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Football Give Violence The RED Card

Gender-Based Violence has increasingly gained attention in our the world and our nation. Though it occurs to both males and females, we see more females subjected to this monster than males. This is mostly because of cultures, traditional beliefs, norms and social institutions, alcohol and substance abuse, poverty, etc. Violence against women is a persistent and universal problem occurring in every culture and social group. Around the world, at least one in every three women has been beaten, coerced into sex, or otherwise abused in her lifetime – most often by someone she knows, including a member of her own family, an employer or a co-worker.

Gender-Based Violence is a violation of human rights. Over the years GBV has been growing rapidly in our nation. It is with great sadness to see that even though the government and the nation are fighting and standing against GBV, it is still on the rise to a point where Botswana is reported to be the second on the leader board of Gender-Based Violence in the world. A girl child and woman are no longer safe in a place where it should be habitation with peace and harmony.

It seems like there is no place of safety for females because they are abused everywhere (at home, school, work or even when going to the shops). It is sickening to know that even babies and people with disabilities are sexually abused by people who should be their protectors. Girls and women are living in constant fear because abuse is coming from within the home/relationship and outside the home. Some cases are not even reported due to threats and fear. In most cases, the relatives/family members know about the abuse but choose to turn a blind eye.

It is about time traditional beliefs, norms and social institutions, alcohol and substance abuse and issues surrounding poverty are seriously challenged especially when they impose gender roles and instill fear on women and girls. These are leading causes of GBV because perpetrators believe that they own women and that women and girls are their properties and must therefore submit to them and dance to their tunes. Enough is enough, it is about time the tunes start to change.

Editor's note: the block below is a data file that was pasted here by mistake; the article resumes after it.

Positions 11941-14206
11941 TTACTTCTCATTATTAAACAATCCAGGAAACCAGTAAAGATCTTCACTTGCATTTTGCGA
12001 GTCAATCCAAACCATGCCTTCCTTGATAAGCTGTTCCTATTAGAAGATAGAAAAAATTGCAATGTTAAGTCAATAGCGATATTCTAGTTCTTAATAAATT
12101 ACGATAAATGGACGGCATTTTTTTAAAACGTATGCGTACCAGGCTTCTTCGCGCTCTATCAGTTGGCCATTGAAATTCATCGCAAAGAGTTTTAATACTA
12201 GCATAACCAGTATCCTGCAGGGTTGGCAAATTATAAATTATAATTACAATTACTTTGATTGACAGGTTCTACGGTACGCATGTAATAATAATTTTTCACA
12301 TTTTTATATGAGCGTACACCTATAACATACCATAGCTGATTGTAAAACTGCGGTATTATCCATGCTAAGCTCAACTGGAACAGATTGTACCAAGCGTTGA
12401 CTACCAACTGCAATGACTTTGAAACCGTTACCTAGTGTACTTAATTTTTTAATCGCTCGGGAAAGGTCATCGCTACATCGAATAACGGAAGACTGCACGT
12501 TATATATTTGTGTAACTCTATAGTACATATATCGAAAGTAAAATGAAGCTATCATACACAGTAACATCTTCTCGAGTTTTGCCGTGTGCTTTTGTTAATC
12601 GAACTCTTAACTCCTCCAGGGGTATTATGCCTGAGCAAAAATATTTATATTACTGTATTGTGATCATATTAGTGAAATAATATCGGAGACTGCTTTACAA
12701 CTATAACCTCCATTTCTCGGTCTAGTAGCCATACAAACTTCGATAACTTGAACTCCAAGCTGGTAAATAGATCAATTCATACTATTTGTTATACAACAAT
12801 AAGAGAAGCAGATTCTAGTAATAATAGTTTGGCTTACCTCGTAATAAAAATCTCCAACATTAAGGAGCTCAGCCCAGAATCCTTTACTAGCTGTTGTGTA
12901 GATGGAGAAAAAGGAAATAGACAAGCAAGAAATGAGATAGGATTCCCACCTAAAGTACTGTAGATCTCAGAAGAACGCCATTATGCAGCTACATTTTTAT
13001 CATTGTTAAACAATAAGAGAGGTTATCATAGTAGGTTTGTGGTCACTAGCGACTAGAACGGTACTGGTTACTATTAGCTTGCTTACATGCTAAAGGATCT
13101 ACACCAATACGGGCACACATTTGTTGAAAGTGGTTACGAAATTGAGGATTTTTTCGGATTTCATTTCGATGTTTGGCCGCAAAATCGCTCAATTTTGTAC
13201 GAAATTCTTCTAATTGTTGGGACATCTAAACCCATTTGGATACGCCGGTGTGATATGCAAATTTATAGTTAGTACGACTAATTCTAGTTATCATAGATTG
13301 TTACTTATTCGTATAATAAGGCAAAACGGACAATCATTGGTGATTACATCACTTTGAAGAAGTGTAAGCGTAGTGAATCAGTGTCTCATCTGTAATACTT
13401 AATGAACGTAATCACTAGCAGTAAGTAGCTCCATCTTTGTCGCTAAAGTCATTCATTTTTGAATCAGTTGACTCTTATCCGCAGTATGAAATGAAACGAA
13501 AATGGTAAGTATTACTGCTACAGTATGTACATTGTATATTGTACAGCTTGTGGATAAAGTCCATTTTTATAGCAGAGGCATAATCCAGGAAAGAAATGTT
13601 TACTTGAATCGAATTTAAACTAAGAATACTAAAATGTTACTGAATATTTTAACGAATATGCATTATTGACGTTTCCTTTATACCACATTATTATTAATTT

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GABORONE, Botswana – Following the request by Senior National Team Coach, Adel Amrouche for leave of absence to attend to a personal matter, the Botswana Football Association (BFA) wishes to inform the public that he has been granted the leave with immediate effect.

Since the COSAFA tournament is the last competitive tournament for the Zebras in the immediate future, the BFA amicably resolved to release Amrouche. The affairs of the National team in preparation for the tournament, set to take place in Nelson Mandela Bay in South Africa from 7-18 July 2021 shall be handed over to Letang Kgengwenyane.

“The BFA understands and supports Mr. Amrouche’s situation and wishes him all the best in his future endeavours,” said BFA Chief Executive Officer (CEO), Goabaone G. Taylor.

Amrouche took over as the Zebras head coach in August 2019 on a two-year deal. After weeks of engaging with the coach over his future, an agreement was reached not to extend his contract.

Adel Amrouche

“Amrouche has been Zebras head coach since August 2019, and his leadership during that time was important to our successful development and international exposure of our players,” added Taylor.

“We appreciate all that Amrouche has done to build a disciplined team. He has always had a thorough understanding of what it takes to be a successful team and has done his best to mentor his players accordingly,” concluded Taylor.

Amrouche has since expressed gratitude towards the BFA for the opportunity.
“I’m eternally grateful for the opportunity to lead the Zebras over the last two years. I leave having picked up quite a number of valuable lessons that will be necessary in the journey ahead. I wish the Zebras success in future competitions,” Amrouche said in statement recently.

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